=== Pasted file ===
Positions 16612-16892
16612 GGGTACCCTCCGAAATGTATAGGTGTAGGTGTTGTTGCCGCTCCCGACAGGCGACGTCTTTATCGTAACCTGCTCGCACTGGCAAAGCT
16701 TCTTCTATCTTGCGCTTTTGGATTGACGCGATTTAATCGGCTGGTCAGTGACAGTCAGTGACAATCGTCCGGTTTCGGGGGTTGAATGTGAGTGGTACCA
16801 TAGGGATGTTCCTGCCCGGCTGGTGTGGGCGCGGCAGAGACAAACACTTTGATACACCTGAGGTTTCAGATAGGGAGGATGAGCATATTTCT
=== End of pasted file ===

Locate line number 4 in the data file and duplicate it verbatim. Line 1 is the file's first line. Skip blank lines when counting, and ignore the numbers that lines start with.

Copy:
16801 TAGGGATGTTCCTGCCCGGCTGGTGTGGGCGCGGCAGAGACAAACACTTTGATACACCTGAGGTTTCAGATAGGGAGGATGAGCATATTTCT